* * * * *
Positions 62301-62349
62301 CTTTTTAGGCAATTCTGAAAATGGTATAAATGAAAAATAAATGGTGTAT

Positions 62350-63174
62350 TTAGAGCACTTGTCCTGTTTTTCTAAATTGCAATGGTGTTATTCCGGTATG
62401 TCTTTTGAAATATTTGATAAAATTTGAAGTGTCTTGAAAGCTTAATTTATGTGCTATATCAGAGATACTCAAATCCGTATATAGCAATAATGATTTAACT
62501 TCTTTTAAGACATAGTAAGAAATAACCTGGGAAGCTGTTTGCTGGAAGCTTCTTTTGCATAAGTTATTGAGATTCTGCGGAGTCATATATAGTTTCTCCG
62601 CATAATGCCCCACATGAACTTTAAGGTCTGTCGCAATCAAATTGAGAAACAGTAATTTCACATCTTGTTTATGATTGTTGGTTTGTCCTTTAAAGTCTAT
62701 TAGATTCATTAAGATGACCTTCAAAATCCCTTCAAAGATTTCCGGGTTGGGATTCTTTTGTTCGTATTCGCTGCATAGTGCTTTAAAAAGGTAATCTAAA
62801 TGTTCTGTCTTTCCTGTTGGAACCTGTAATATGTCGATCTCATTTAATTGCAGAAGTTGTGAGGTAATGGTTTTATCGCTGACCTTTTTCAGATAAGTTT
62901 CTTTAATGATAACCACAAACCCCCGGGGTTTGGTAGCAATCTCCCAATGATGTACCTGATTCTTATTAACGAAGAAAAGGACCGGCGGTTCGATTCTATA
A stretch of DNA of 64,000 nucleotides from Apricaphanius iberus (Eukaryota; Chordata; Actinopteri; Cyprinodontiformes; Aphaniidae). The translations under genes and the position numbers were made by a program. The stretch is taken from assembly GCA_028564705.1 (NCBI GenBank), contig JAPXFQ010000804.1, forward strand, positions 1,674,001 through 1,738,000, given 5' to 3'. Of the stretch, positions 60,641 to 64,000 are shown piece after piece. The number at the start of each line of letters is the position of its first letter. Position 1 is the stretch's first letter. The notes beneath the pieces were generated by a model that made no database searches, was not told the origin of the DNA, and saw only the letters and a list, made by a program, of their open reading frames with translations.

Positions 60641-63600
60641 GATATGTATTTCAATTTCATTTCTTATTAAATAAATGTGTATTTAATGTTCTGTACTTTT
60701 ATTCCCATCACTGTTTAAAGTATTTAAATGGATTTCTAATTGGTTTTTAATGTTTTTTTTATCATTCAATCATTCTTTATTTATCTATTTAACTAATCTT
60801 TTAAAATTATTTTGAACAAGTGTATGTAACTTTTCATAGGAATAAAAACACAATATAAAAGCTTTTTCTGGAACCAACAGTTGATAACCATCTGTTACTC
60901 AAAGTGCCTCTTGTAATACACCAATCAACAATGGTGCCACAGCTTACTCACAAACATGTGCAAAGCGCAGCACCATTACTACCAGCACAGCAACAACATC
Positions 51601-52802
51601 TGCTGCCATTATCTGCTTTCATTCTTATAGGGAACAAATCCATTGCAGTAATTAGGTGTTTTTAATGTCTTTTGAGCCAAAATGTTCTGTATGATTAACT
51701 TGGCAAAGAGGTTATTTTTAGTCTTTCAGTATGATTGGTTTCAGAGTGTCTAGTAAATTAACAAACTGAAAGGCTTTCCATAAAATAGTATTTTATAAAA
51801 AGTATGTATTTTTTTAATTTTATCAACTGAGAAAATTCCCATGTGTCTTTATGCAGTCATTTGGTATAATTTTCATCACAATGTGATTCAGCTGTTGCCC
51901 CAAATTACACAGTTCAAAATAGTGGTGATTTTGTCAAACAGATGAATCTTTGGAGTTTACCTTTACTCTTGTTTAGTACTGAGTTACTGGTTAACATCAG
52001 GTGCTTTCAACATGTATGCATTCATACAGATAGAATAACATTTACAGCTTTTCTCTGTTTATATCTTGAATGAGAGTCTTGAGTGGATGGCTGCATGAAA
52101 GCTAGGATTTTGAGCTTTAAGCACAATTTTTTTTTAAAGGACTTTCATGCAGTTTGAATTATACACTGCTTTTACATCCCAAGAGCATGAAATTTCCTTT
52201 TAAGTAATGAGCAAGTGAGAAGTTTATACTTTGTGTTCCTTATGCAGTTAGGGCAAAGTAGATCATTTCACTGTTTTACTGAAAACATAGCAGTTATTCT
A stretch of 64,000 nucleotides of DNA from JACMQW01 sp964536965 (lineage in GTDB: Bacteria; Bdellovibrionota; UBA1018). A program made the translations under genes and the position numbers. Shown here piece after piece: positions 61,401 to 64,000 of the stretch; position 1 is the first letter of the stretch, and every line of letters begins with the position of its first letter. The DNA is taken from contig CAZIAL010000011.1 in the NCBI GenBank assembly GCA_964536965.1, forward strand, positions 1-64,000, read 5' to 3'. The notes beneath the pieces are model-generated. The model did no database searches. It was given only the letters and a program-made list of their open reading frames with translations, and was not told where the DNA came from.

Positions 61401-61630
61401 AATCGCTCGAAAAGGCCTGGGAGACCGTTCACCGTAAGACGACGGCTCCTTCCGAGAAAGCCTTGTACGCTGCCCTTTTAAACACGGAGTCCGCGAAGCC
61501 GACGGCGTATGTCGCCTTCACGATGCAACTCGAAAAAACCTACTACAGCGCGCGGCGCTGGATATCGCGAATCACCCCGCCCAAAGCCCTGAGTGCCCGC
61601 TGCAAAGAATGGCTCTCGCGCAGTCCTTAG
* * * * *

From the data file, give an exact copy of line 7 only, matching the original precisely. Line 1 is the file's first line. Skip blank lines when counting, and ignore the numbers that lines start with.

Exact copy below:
62601 CATAATGCCCCACATGAACTTTAAGGTCTGTCGCAATCAAATTGAGAAACAGTAATTTCACATCTTGTTTATGATTGTTGGTTTGTCCTTTAAAGTCTAT